Kansas University student Hannah Parkinson, founder of Kansas Africa Relief Inc., will give a presentation about her nonprofit organization from noon to 1 p.m. Nov. 19 in Kansas Union, Alcove J. It is part of the Ujamaa Brownbag Lecture Series sponsored by the Kansas African Studies Center. Lunch and socializing will be from 11:30 a.m. to noon.
Donations can be made by sending a check payable to Kansas Africa Relief Inc. The address is 1735 W 19th St., Apt. B8, Lawrence, KS 66046.
To learn more, visit the Web site KARelief.com.
Before arriving in South Africa, Kansas University senior Hannah Parkinson said she knew the facts.
¢ Forty percent of the population is living on $1 per day or less.
¢ Life expectancy is about age 43.
¢ Five million people are HIV-positive.
¢ There are about 420,000 children who have lost their parents to AIDS.
But nothing could have prepared Parkinson for what she saw on the bus ride into Cape Town.
"There were just miles and miles of shacks, and by shacks, I mean they found a stick and an old tire and that's what the house is made out of. No exaggeration, they were god-awful homes."
In late May, she was among 60 students who spent two weeks in South Africa as part of the International Scholar Laureate Program. While there, she toured health clinics, orphanages and hospitals.
While medicine and treatments were scarce, Parkinson said she was impressed with the emotional support and education the places were able to provide the patients and, more importantly, residents who don't understand HIV.
"They are teaching people that it's not a great thing, but that you don't have to be socially isolated if you have this," she said.
Back in Lawrence, she couldn't stop thinking about the eye-opening experience.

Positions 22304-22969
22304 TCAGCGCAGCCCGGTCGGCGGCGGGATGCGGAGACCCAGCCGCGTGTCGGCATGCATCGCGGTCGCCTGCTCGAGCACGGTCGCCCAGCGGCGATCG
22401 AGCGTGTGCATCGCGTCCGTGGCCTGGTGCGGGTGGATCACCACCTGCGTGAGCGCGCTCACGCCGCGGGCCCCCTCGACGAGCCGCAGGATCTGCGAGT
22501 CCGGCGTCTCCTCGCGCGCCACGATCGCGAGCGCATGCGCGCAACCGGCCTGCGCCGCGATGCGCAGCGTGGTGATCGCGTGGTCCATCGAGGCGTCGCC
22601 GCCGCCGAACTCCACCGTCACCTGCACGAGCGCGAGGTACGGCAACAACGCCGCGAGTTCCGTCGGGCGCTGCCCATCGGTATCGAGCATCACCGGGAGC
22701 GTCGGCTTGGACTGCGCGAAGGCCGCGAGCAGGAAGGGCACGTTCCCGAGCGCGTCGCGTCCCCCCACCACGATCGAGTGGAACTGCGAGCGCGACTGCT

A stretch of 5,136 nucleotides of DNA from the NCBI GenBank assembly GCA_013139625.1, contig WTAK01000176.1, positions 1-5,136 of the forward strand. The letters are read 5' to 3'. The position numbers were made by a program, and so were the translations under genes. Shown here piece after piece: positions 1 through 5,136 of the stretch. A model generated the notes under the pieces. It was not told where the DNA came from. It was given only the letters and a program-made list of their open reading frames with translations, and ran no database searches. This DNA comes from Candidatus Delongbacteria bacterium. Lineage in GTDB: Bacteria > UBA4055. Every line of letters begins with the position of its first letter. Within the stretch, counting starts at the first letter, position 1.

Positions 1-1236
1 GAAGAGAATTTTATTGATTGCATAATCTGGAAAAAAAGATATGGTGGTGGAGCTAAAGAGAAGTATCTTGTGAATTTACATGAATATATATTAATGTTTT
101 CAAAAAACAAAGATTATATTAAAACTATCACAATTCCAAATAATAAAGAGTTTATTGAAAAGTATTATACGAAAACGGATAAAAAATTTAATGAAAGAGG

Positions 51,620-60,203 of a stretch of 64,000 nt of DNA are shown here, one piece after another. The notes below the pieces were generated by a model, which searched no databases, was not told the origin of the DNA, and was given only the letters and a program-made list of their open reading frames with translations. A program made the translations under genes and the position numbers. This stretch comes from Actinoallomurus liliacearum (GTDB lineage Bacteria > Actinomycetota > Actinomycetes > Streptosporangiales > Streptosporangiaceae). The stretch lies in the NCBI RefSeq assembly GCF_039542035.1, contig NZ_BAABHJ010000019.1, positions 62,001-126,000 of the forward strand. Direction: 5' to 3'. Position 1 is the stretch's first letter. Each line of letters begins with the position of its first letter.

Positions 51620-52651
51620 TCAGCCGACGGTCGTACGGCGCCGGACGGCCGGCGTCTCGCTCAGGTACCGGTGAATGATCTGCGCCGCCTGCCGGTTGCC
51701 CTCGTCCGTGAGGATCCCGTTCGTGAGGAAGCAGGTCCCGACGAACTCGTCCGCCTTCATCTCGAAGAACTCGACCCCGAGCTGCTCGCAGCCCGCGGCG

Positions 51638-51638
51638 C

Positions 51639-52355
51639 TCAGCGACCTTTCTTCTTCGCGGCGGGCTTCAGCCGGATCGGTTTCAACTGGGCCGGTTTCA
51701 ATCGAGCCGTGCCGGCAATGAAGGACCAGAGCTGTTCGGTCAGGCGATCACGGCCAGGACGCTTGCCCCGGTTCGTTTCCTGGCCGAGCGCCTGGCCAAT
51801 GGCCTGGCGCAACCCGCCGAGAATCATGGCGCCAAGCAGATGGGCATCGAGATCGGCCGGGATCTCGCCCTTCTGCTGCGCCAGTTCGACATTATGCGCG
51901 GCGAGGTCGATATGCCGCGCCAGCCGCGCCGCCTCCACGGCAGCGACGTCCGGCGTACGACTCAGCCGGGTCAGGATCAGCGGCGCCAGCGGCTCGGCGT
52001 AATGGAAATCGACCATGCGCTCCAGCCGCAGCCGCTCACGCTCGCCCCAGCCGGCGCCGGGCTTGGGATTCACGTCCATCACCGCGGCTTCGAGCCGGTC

"I fell in love with South Africa. I just fell in love with the kids that I saw," she said. "I thought those were great places that just needed a little extra help and that I could provide that."
So, she formed a nonprofit organization called Kansas Africa Relief Inc. in July. Its mission is to make a positive difference in South Africa's impoverished communities and medical facilities, primarily through education and financial support.
Parkinson said her ultimate goal would be to raise enough money to send a volunteer to South Africa where they could help in the clinics.
"That's kind of the big goal and that won't happen for a while, I think," she said.
So far, the nonprofit has raised about $1,000.
On Friday, members of the nonprofit and KU's Golden Key International Honor Society collected used cell phones and empty laser and ink jet printer cartridges. The old equipment will be recycled for money, which will be sent to one of three organizations that the nonprofit supports.
Those organizations are the Apartheid Museum in Johannesburg, which funds field trips, school lunches and education programs; Nkosi's Haven orphanage in Johannesburg; and an AIDS Care Training and Support (ACTS) clinic in rural South Africa near Hazyview.
Parkinson said the organizations have been good about sending her receipts or proof of where the money was spent.
"They've been very good about trying to keep accountability," she said.
Parkinson plans to return to South Africa next September with her fiance, James Benger. They actually are making it part of a honeymoon trip after getting married Sept. 9.
Benger, an assembly technician in Kansas City and a Johnson County Community College student, said Parkinson's enthusiasm has been contagious and he now serves as vice president of the nonprofit's seven-member board.
"I just wanted to do anything I could to help," he said. "The goal is obviously to help out in any way we can."
Benger said Parkinson has put her heart and soul into the organization.
"Every free minute that she has is spent on this nonprofit. I don't know when she finds time to sleep," he said. "She always manages to accomplish everything she sets out for. I have no doubt that she will pull this off."